Right, once again we have AT&T CEO Randall Stephenson talking out of his ass. It’s not that the carrier can no longer afford the subsidies on smartphones — these costs are baked into your bill, hence the two-year contract — it’s that the smartphone market is almost saturated (in the U.S.) and others are making it difficult for AT&T to make as much money as they once did while still subsidizing phones.

What jackassery.

Marvin Ammori:

It looks like we’ll end up where AT&T initially began: a false compromise.

The implications of such a decision would be profound. Web and mobile companies will live or die not on the merits of their technology and design, but on the deals they can strike with AT&T, Verizon, Comcast, and others. This means large phone and cable companies will be able to “shakedown” startups and established companies in every sector, requiring payment for reliable service. In fact, during the oral argument in the current case, Verizon’s lawyer said, “I’m authorized to state from my client today that but for these [FCC] rules we would be exploring those types of arrangements.”

Wait, it gets even worse. Pricing isn’t even a necessary forcing factor. Once the court voids the nondiscrimination rule, AT&T, Verizon, and Comcast will be able to deliver some sites and services more quickly and reliably than others for any reason. Whim. Envy. Ignorance. Competition. Vengeance. Whatever. Or, no reason at all.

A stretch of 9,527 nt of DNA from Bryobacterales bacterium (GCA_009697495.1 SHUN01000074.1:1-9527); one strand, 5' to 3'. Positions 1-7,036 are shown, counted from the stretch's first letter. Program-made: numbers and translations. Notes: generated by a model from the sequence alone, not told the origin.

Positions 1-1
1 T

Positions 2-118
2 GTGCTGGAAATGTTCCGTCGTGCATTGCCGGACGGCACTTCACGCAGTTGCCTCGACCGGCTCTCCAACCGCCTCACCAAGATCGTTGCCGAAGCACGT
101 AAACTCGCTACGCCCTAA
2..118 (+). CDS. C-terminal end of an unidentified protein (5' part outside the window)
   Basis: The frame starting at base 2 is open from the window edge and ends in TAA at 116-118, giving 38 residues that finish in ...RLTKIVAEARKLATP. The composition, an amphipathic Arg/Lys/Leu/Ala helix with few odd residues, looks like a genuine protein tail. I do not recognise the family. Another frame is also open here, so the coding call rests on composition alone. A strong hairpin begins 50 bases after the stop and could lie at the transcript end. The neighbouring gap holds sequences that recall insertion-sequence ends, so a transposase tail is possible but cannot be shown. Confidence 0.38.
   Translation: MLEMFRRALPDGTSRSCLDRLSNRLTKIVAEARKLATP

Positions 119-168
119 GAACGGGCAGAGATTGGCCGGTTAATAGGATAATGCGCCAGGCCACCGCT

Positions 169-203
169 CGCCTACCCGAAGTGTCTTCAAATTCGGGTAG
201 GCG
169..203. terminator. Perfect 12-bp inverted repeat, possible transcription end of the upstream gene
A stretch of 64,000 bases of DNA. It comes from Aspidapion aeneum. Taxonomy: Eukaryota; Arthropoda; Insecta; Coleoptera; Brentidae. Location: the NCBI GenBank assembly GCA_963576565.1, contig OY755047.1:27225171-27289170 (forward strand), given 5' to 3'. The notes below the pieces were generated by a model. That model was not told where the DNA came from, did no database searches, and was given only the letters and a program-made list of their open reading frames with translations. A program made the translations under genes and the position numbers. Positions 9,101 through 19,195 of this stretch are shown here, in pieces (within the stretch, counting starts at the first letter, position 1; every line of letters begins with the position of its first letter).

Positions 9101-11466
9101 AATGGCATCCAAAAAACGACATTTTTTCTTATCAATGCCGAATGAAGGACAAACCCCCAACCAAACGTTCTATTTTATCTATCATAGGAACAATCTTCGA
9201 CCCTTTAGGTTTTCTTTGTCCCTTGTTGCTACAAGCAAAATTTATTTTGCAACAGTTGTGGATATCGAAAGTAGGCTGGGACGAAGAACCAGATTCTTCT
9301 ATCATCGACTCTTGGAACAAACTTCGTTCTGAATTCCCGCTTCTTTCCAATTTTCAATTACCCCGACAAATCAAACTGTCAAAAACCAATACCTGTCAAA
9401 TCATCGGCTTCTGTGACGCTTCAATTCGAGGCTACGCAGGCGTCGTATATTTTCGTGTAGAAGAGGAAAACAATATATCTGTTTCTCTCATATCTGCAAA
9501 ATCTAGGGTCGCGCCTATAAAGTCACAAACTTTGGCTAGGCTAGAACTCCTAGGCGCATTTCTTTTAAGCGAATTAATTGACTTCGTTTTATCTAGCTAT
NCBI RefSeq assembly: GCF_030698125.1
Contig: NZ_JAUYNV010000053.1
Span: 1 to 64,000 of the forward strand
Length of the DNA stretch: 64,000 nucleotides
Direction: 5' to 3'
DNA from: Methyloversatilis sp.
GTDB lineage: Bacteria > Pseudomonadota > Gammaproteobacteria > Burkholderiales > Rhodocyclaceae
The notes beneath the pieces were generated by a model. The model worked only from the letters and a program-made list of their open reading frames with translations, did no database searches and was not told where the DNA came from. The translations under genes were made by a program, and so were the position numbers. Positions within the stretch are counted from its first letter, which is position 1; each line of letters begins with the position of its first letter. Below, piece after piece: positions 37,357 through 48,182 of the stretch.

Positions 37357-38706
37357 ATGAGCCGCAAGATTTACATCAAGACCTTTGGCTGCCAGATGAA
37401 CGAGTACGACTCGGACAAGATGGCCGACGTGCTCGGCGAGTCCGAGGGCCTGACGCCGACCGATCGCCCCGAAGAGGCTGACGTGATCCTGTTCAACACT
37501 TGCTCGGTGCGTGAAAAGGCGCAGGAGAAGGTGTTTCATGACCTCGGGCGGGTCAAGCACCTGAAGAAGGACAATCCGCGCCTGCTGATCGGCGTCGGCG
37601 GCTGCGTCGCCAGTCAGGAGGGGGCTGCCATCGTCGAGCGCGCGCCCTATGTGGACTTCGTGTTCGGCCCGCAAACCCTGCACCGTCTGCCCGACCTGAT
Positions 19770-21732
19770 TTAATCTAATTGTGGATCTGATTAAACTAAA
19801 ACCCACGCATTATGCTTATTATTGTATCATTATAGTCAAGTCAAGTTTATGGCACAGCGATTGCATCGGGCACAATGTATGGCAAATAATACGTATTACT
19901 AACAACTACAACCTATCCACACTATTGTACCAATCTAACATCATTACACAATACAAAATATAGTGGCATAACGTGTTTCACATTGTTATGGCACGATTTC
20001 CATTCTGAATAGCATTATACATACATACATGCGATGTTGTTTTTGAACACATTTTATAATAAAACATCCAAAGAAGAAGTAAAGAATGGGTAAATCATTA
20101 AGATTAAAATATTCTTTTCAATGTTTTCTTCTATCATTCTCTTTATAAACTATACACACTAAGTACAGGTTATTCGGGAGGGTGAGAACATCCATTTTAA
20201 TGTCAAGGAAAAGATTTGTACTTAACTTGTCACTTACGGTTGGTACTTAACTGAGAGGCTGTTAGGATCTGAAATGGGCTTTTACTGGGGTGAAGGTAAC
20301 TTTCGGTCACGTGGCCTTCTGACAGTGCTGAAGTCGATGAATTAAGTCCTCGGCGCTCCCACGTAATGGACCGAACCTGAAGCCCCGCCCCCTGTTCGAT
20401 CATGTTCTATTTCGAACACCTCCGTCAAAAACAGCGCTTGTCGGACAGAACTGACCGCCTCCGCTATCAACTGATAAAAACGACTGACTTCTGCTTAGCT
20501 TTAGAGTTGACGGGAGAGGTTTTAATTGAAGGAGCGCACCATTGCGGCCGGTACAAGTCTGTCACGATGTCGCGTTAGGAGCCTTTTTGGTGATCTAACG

Shady new world. Let’s just pray this doesn’t come to pass.

Shalini Ramachandran and Thomas Gryta:

AT&T and Verizon are now the fifth and sixth biggest pay-TV providers in the U.S. after Comcast and Time Warner Cable and the two satellite-TV companies, DirecTV and Dish Network Corp.

And rising — fast.

Fascinating that it will be the shady wireless guys pushing slimy cable guys. But hey, any competition (which the cable industry has lacked, and has left them ill-prepared) is good, right?

Kevin Fitchard:

AT&T hopes to breath new life into some old airwaves by building a broadcast network, ideal for pushing out live video to many multiple devices with out jamming up its pipes with traffic. The technology is called LTE-Broadcast, and as it name implies it turns what is normally a two-way mobile broadband network into a one-way multicast network similar to those used by TV broadcasters.